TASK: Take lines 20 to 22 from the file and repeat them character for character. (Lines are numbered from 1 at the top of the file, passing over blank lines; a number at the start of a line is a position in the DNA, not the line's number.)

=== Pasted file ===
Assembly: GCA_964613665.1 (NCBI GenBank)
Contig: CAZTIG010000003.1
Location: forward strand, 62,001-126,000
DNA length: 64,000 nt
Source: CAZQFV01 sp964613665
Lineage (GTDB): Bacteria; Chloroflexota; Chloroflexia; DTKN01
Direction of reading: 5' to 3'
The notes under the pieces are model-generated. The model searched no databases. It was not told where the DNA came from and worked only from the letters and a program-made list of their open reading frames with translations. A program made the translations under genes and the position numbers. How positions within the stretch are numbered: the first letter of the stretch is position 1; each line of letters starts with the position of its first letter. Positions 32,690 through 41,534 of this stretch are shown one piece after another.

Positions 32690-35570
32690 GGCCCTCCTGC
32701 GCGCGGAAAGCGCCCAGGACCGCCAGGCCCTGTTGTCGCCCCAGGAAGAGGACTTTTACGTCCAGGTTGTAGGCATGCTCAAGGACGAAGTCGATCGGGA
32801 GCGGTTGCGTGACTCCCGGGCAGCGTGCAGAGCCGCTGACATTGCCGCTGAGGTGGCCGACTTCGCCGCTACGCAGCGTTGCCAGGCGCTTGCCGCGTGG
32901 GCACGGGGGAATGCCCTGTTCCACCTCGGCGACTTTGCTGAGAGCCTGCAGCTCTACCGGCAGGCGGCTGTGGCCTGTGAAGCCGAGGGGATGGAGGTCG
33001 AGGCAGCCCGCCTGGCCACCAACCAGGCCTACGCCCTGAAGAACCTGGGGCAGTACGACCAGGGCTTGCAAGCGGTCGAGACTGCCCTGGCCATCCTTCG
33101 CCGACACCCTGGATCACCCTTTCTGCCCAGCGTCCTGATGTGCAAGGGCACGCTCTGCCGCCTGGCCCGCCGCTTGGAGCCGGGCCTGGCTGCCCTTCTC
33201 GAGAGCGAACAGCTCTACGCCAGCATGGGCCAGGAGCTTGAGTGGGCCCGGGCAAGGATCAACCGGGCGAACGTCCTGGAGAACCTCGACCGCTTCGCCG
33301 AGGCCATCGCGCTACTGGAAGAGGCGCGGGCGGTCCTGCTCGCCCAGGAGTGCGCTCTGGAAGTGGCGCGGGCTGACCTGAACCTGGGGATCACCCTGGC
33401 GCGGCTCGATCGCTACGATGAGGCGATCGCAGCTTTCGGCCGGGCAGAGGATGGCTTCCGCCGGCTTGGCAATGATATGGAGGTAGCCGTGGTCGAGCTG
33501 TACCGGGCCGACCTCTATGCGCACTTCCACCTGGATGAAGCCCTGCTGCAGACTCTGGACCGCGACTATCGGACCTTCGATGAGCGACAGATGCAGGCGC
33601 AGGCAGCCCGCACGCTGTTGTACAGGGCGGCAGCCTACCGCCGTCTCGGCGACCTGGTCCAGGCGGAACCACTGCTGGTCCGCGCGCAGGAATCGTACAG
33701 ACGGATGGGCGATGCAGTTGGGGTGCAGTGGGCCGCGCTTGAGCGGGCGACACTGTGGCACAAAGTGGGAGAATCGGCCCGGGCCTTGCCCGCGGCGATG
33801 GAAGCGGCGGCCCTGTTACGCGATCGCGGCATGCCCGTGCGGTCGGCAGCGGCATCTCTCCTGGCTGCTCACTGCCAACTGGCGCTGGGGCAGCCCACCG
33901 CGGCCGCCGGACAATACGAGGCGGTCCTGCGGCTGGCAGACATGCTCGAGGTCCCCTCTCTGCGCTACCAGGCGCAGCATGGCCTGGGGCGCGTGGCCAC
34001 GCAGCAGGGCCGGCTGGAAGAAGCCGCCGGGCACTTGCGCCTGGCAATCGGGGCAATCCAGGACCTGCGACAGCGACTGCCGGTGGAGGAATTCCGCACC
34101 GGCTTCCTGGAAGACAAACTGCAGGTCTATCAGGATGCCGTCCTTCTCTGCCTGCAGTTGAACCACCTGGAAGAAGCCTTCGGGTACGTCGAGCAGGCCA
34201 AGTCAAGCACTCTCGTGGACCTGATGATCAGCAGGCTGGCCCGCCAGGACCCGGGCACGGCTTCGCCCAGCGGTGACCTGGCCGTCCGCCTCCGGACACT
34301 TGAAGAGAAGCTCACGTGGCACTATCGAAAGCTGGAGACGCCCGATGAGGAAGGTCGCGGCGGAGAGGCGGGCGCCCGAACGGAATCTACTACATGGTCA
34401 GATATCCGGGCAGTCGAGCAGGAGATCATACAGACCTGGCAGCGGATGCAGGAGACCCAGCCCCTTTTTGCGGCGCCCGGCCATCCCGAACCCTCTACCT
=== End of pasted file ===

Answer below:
33601 AGGCAGCCCGCACGCTGTTGTACAGGGCGGCAGCCTACCGCCGTCTCGGCGACCTGGTCCAGGCGGAACCACTGCTGGTCCGCGCGCAGGAATCGTACAG
33701 ACGGATGGGCGATGCAGTTGGGGTGCAGTGGGCCGCGCTTGAGCGGGCGACACTGTGGCACAAAGTGGGAGAATCGGCCCGGGCCTTGCCCGCGGCGATG
33801 GAAGCGGCGGCCCTGTTACGCGATCGCGGCATGCCCGTGCGGTCGGCAGCGGCATCTCTCCTGGCTGCTCACTGCCAACTGGCGCTGGGGCAGCCCACCG